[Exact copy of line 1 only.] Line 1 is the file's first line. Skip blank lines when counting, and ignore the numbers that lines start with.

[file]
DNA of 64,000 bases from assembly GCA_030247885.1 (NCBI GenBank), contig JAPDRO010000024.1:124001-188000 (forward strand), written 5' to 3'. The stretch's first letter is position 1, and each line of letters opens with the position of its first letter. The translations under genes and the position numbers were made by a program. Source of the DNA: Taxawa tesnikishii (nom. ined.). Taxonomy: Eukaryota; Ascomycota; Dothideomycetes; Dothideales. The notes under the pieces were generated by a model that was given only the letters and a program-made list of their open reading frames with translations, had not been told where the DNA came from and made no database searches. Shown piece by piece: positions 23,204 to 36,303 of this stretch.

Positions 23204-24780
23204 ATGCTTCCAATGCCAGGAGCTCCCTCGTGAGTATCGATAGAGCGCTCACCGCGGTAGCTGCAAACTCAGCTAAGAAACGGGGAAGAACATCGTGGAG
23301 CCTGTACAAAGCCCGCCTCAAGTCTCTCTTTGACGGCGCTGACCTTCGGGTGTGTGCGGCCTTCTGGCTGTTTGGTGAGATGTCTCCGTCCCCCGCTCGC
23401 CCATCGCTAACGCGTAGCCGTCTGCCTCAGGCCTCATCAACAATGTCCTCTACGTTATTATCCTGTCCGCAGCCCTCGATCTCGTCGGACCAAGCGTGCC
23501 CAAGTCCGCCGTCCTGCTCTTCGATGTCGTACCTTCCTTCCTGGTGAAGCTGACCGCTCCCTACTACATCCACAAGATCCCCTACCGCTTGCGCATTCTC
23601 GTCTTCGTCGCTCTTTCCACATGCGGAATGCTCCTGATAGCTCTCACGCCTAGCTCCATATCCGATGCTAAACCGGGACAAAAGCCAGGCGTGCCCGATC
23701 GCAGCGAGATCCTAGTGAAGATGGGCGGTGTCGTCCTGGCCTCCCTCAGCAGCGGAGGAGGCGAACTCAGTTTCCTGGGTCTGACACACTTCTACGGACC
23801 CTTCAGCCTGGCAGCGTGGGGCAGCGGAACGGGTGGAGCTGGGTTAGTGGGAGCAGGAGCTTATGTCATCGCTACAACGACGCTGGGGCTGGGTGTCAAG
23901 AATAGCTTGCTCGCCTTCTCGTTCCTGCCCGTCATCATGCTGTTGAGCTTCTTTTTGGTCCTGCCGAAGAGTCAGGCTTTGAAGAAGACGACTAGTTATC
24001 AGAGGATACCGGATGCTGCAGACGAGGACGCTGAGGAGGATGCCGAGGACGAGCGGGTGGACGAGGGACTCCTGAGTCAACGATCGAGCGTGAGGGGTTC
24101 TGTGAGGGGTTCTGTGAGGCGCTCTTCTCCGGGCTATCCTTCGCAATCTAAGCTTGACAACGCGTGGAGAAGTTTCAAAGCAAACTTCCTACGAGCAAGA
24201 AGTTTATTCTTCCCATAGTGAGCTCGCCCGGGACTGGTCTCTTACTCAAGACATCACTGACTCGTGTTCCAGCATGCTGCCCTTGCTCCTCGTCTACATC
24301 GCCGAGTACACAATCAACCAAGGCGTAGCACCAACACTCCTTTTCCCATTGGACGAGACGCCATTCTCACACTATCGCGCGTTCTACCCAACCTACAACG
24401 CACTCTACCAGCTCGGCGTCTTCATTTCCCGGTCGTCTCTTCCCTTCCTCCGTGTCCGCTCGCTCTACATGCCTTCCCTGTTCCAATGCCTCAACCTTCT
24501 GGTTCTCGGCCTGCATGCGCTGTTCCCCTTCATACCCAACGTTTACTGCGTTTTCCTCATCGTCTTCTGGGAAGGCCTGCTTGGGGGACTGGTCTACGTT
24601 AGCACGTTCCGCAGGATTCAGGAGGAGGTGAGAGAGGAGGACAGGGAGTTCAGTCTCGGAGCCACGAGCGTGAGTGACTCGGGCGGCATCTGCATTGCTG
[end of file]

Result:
DNA of 64,000 bases from assembly GCA_030247885.1 (NCBI GenBank), contig JAPDRO010000024.1:124001-188000 (forward strand), written 5' to 3'. The stretch's first letter is position 1, and each line of letters opens with the position of its first letter. The translations under genes and the position numbers were made by a program. Source of the DNA: Taxawa tesnikishii (nom. ined.). Taxonomy: Eukaryota; Ascomycota; Dothideomycetes; Dothideales. The notes under the pieces were generated by a model that was given only the letters and a program-made list of their open reading frames with translations, had not been told where the DNA came from and made no database searches. Shown piece by piece: positions 23,204 to 36,303 of this stretch.